20 Jun 2023
Pan-European 'TALOS' effort focused on novel wavelength and coherent combining of high-power sources.
The European Defence Agency (EDA) says its “TALOS” project to develop optical technology for future laser weapons has come to a successful conclusion, with two novel demonstrators.
Short for Tactical Advanced Laser Optical System, TALOS began in September 2019 with the aim of delivering a compact laser with the ability to quickly and precisely neutralize an agile target such as a mortar or drone, while significantly minimizing collateral damage.
Led by French firm Compagnie Industrielle des Lasers (CILAS), TALOS featured 15 other partners from industry and academia, including laser weapons expertise from UK-based QinetiQ, MBDA France, and Italian defense contractor Leonardo.
Two demonstrator technologies
Armed with a European Union (EU) grant of €5.4 million, the three-year effort aimed to demonstrate some critical technologies required to produce high-power laser effector for integration in military applications within the next decade.
At the outset of the project, single high-power lasers were limited to an output of around 30 kW, with a perceived risk of dependency on non-EU suppliers.
“The technologies to be demonstrated include elements of the high-power laser source, atmospheric turbulence compensation and precision target tracking and laser pointing systems,” stated the project brief.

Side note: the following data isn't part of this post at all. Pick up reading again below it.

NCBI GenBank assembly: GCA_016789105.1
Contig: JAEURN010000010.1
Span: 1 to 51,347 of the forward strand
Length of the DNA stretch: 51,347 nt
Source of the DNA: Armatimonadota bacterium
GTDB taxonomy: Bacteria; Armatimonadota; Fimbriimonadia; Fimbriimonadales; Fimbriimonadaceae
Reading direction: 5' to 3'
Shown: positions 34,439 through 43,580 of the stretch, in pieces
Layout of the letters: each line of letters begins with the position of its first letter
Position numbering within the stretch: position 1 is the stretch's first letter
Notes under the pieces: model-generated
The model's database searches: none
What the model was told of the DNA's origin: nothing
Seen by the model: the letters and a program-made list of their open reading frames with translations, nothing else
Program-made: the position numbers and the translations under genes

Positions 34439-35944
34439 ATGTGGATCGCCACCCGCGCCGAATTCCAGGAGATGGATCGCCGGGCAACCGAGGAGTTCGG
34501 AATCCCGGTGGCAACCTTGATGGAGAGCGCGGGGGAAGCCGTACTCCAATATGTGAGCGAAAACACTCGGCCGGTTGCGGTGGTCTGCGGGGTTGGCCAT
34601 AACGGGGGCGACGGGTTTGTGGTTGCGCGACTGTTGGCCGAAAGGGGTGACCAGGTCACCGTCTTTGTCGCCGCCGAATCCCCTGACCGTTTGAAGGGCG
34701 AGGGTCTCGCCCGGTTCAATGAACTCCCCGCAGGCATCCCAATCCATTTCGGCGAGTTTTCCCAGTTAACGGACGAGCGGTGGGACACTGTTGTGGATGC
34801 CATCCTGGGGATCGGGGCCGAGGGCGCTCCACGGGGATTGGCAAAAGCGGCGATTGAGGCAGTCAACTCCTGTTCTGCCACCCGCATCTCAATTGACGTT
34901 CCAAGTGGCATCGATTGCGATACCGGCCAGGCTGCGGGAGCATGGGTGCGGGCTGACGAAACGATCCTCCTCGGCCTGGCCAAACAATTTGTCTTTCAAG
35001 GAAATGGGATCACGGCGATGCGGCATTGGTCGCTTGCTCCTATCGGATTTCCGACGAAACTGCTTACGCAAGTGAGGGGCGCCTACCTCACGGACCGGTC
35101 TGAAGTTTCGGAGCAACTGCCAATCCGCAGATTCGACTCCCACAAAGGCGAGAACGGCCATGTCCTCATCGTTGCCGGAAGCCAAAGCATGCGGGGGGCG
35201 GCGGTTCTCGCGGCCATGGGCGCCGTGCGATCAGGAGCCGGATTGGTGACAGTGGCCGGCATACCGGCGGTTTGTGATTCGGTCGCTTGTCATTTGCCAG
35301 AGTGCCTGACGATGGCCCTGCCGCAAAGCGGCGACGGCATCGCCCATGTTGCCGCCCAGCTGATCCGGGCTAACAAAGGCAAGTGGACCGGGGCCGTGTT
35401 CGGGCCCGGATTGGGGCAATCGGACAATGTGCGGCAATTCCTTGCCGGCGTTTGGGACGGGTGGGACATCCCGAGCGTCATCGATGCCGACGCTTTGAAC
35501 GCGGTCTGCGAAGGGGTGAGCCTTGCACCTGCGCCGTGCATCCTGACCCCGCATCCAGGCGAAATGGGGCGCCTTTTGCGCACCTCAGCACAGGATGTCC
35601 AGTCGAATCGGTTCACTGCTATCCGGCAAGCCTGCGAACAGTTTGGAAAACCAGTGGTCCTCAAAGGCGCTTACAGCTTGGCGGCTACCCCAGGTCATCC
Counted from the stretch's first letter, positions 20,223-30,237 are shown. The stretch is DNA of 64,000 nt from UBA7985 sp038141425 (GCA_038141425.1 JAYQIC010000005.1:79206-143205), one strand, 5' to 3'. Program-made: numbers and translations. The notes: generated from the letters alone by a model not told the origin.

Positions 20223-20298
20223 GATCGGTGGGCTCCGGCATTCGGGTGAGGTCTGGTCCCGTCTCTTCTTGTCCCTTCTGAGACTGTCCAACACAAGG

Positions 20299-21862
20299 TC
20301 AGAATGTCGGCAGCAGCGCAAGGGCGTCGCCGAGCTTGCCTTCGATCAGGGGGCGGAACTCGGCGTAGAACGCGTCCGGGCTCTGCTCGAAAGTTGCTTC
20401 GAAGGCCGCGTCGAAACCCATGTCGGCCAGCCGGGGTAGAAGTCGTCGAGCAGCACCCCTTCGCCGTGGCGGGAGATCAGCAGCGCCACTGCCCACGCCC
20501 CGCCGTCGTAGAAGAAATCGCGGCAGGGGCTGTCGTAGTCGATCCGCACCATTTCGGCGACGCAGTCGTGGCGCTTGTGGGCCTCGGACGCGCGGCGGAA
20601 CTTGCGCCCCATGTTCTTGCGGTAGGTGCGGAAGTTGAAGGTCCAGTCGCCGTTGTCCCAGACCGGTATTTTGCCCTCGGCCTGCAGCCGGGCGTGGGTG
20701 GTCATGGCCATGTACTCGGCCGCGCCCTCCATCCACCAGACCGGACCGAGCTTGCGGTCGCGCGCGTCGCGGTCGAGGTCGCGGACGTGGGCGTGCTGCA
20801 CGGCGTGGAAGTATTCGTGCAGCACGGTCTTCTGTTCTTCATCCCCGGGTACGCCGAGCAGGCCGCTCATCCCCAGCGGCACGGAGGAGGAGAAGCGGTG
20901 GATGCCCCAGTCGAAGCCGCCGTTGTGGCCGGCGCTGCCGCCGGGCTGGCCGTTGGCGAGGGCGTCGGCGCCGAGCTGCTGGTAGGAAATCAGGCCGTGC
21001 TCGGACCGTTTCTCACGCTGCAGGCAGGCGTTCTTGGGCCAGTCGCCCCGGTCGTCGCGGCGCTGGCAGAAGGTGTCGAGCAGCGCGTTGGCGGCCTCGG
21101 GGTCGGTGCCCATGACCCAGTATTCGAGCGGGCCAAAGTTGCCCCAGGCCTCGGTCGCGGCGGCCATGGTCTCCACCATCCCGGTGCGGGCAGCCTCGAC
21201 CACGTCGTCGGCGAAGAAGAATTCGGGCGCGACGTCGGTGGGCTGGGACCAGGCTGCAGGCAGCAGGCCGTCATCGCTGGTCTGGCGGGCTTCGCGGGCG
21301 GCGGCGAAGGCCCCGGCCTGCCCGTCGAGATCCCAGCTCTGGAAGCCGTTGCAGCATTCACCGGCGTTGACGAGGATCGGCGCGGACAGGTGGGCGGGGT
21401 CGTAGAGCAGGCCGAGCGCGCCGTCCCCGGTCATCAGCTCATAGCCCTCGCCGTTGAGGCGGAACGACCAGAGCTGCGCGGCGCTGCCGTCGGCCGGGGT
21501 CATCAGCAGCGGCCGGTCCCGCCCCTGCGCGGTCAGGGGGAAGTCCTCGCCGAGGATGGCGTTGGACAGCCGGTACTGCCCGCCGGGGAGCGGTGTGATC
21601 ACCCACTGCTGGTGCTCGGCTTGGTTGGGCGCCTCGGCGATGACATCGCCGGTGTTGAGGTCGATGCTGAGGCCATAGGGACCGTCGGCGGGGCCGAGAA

Now, says EDA, those objectives have been met. “The main results obtained addressed the following areas: Concept of Operations (CONOPS), target vulnerability, laser developments at 2 µm, laser combining technology, ethics and safety, [and a] roadmap for European Laser Directed Energy Weapon (LDEW) systems,” the organization announced.
“The project implementation culminated in the development of two demonstrators: a high-power amplifier at [an] eye-safer wavelength and an innovative propagation demonstrator allowing highly efficient coherent combining on target.”
EDA claims that the results will contribute significantly to enhancing the defense capabilities of the European Union’s member states with critical laser effector technologies at an output power in excess of 100 kW.
UK sovereign effort
Project collaborators QinetiQ, Leonardo, and MBDA are also involved in the UK’s “Dragonfire” effort to produce a sovereign laser weapon capability.
Last year, MBDA said that consortium had successfully carried out the first static firing of a 50 kW laser based around QinetiQ’s phase-combined approach, focused using Leonardo’s beam director, and delivered via MBDA’s advanced image processing and command and control system.
That October 17 firing followed an earlier set of tests indicating that the DragonFire was able to track and hit air and sea targets with exceptionally high accuracy.
“The next step will be to combine the outcomes of these first two trials, pairing the proven tracking accuracy and the high-power laser, by engaging targets in operationally representative scenarios,” added MBDA at the time.